Brian Crain on Optimizing Productivity
June 18, 2014
There are many people in the QS community who are fascinated by understanding productivity. We’ve featured many different talks that explore different methods for tracking and hopefully improving productivity. At the 2014 Quantified Self Europe Conference we were happy to continue this exploration with a show&tell talk by Brian Crain. Brian has been thinking about his productivity since 2011. He tried a few different methods, but he’s found that using the pomodoro technique has been very helpful in understanding and improving his work. Watch his talk below to learn what he found by tracking the number of pomodoros he completes each day and what new methods he’s using to make sure he gets things done.
You can also view the slides here.
What did you do?
I started tracking my work time using the Pomodoro Technique in 2011 and have been logging all my sessions since September 2012. While, I have kept experimenting with different productivity methods, my consistent usage of the Pomodoro Technique has given me a great view of changes over time. I also discussed my experience with tracking my commitments over the past months.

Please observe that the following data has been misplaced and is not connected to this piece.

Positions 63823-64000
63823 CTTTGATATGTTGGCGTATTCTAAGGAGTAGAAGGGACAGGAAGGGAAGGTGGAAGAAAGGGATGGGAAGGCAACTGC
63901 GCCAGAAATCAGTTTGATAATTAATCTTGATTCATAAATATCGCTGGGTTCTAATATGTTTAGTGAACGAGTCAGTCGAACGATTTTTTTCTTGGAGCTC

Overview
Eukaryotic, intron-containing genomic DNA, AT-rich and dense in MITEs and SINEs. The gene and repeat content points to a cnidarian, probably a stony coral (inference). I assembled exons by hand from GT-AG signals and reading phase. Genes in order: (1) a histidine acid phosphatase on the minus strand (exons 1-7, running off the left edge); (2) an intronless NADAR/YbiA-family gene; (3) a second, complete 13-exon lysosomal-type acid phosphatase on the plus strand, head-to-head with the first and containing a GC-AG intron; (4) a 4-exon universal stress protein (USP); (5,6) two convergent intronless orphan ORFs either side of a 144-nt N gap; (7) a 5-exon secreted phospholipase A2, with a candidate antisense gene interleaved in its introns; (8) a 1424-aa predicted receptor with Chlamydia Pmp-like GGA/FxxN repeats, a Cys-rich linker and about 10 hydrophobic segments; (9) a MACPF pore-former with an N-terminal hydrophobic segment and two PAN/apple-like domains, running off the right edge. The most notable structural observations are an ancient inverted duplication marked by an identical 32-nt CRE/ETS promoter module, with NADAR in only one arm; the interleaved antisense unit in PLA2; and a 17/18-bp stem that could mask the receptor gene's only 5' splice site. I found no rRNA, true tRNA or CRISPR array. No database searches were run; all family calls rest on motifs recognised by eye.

How did you do it?
For the Pomodoro Technique, I would set a task, work on it for 25 minutes, then log the task. Over time, I built a large excel sheet that automatically updates with a variety of metrics that tell me how much productive time I spent working and how that has changed over time. For the commitment tracking, I would use an agenda, where I write down all commitments. I would then cross out completed commitments and track my compliance at the end of each day.
What did you learn?
I learned that having a continuous metric is enormously motivating since it allows you to continually improve yourself. These small, continuous changes make a huge difference over time. I also learned that building a user-interface is tricky, but very important to make tracking rewarding. This is something I successfully did with the Pomodoro Technique, but have found difficult to replicate with other methods. Finally, tracking commitments has taught me how critical one’s mindset is. When I would slip into thinking of commitments as simple tasks, my success with that method derailed completely. So for that method, I realized how important it is to build a system and user interface that helps maintain the commitment mindset.